During both summer and winter, air pollution measuring stations from around Bergen show a substantial number of days with critically high air pollution levels. For example, in January of 2010 Bergen had the worst air pollution of any city in Europe.

Bergen has no significant industrial production located near the city, so it might be surprising that it would experience these high levels of air pollution at all.

Screenshot from picturing cruiseships moored in Bergen harbour. Notice the air quality. The smog is visible.

According to research by NILU – The Norwegian Institute for Air Research, there are several contributors to the air pollution in Bergen. One way that air-pollution is measured is through the levels of particulate matter (PM10 og PM2,5) and nitrogendioxide (NOx), among others.

The main contributors to heightened levels of these particulates are:
— CARS: car-traffic that both release exhaust and wear down roads
— WOOD: wood-burning from non-clean-burning fireplaces
— SHIPS: and emissions from ships docked in the harbour.

Bergen has a complex topography with mountains surrounding the city on all sides, affect how air-pollution travels all year round.


Meteorology also plays into the mix by way of inversion during the colder seasons. Inversion is a combination of cold weather and little to no wind. This leads to the winter-situation referred to by locals as the ‘poison-lid’. At times of inversion during wintertime, going to the top of Mt. Ulriken, (643 metres above sea-level) leads you above the lid, to clean air, the winter-sun and a particular view of the situation.


During summertime there is another aspect that adds to the air pollution in Bergen. In a normal year, during the summer season, cruise ships visit the city, bringing tourists and business to Bergen. Cruise ships built before 2000 have older fuel-burning technology installed. The likelihood is high that most cruise ships mooring in Bergen are burning high-sulphur bunker fuels, to keep the ships’ facilities running when moored.

The use of high-sulphur bunker fuel creates a summer version of the poison-lid phenomenon in Bergen air quality. The ability to supply shore power in Bergen, via an electrical cable you plug into your ship, has been economically delayed for years by lack of funding from the Norwegian national government.

The installation of three shorepower-stations ran behind schedule, but are set to be completed by the summer of 2020. Even more shorepower is set to be built in the coming years in world heritage sites like Flåm and Geiranger, further north up the coast where cruiseships moor in abundance.

Bergen Harbour 20th June 2020: Cruiseship Seadream I, pictured to the left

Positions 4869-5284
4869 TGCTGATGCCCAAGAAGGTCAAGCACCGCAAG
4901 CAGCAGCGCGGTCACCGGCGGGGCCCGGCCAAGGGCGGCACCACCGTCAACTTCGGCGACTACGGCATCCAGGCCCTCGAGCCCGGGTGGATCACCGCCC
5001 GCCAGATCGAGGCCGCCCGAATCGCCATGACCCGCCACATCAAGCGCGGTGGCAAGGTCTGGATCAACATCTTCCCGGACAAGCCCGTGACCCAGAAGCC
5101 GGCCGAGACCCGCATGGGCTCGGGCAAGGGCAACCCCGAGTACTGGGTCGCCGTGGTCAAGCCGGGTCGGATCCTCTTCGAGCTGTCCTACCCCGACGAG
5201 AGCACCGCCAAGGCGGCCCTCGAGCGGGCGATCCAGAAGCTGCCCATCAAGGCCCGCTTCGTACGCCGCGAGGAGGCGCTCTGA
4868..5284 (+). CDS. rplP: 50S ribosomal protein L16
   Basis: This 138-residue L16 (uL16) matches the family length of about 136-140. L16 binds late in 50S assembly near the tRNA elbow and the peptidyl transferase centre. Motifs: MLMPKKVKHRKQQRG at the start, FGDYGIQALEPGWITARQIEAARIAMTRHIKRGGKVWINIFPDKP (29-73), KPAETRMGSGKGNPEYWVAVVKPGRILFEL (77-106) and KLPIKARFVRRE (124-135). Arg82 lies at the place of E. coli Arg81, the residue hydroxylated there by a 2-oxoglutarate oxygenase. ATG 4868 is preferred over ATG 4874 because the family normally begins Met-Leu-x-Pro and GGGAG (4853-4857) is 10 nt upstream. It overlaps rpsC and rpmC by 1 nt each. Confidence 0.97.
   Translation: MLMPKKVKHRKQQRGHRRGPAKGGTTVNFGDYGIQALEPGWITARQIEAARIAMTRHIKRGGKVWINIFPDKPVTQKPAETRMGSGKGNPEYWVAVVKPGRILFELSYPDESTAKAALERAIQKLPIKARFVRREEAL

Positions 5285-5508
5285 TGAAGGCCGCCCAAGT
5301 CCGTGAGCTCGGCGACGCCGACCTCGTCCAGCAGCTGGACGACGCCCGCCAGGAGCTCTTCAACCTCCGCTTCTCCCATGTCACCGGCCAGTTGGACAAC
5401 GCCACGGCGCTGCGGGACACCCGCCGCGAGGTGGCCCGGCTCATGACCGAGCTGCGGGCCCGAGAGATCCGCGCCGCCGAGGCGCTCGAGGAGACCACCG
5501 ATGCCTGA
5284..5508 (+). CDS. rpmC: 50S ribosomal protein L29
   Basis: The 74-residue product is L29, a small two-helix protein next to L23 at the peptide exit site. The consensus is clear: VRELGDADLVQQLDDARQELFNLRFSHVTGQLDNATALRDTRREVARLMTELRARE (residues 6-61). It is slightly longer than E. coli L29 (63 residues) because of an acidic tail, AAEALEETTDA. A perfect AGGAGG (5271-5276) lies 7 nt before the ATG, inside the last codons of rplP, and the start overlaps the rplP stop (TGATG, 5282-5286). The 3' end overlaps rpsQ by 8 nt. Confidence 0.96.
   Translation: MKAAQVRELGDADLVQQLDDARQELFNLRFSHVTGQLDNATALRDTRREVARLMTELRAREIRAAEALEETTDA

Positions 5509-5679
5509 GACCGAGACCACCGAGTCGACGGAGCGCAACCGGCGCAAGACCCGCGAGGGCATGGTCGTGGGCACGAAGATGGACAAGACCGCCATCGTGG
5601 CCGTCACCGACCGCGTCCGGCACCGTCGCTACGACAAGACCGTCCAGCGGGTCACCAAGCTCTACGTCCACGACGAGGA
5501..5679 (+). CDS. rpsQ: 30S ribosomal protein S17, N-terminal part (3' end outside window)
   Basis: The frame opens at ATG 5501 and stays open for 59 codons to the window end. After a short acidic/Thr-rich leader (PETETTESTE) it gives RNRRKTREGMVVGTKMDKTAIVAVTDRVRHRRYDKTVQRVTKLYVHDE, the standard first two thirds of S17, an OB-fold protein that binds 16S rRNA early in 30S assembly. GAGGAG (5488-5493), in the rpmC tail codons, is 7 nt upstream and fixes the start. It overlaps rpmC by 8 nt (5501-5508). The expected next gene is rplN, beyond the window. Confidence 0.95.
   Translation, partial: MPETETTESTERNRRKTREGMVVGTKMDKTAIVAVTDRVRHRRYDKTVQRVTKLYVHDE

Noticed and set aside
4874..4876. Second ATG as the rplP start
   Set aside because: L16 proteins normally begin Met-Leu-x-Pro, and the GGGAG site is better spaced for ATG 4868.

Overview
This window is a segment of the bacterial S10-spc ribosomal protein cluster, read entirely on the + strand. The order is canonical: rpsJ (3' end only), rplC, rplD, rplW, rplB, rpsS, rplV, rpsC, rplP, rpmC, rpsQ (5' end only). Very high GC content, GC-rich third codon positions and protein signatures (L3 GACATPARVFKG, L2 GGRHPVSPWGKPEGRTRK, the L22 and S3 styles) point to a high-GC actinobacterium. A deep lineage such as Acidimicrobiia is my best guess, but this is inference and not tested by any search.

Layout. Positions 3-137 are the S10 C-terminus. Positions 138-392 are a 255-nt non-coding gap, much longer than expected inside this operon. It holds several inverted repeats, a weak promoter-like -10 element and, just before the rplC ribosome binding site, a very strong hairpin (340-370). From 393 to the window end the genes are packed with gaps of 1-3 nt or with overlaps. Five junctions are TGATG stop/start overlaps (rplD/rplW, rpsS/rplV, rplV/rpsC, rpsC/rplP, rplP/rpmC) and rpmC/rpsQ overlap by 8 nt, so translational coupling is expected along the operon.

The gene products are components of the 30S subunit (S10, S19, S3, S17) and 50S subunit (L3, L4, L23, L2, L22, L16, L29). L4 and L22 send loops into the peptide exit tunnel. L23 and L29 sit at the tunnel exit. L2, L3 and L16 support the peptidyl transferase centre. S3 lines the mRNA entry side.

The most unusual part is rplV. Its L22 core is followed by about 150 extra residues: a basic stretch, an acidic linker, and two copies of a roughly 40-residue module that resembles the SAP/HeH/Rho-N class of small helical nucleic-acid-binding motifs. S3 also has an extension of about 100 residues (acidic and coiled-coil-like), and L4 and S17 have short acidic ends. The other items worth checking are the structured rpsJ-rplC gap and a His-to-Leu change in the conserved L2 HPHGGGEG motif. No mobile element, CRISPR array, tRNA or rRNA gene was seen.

Guided Smog Smelling uses the human sense of smell and taste to analyze air pollution and evaluate aeroir—the unique atmospheric taste of place. In addition to smelling with intention, we discussed the history and seasonal variation of smog in this airshed, and the impact that COVID-19, fuel use, and changes in ocean use have on air pollution. 

Guided Smog Smelling in Bergen this summer led us to the rooftops of a former coffee factory in C. Sundts gt. 55, with a view of Bergen harbor.

On the 2nd weekend of running the event there was a forest fire in Bergen that led to some particularly poor air quality. It could be smelled (and could even make one cough) across the southern half of the city.


June 5, 2020

“India’s pickle culture goes back thousands of years to when cucumbers and other vegetables were simply preserved in salt. Modern Indian pickles are more complex and probably more delicious, too — hot and tangy, deeply perfumed with aromatics and ground spices.”

— Tejal Rao for The New York Times

It all started when someone in the studio passed on the article “India’s ‘Pickle Queen’ Preserves Everything, Including the Past” from The New York Times, asked me to take a look into the book ‘Usha’s pickle digest’  by Usha Prabakaran that was mentioned in the article, and do some research into pickles. The article by Tejal Rao reveals the decades-long journey that Ms. Usha Prabakaran took to write the incredible book.

“The reason for writing the book was to ensure that the vast culinary heritage of this land stays on the map,” said Ms. Usha Prabakaran.

After reading the article I was really curious to check out a few cookbooks from my mom’s kitchen closet. After surfing through a few, I found a very interesting cookbook that belonged to my grandmother: ‘Samaithu Paar’ written by S.Meenakshi Ammal. The book was first published in 1951, about 60 years ago. It belonged to a time when recipes were passed on from one generation to another through practice. There weren’t many cookbooks then that documented recipes. It was pretty common in India for the bride to leave her house and move into her husband’s house. She brought with her the recipes that belonged to her family. At her new home she would get the opportunity to experiment and put it together with the new recipes and methods that her new household members would teach her. Thus, unique recipes were born that belonged to only one family. One bite could tell you who cooked the food that day.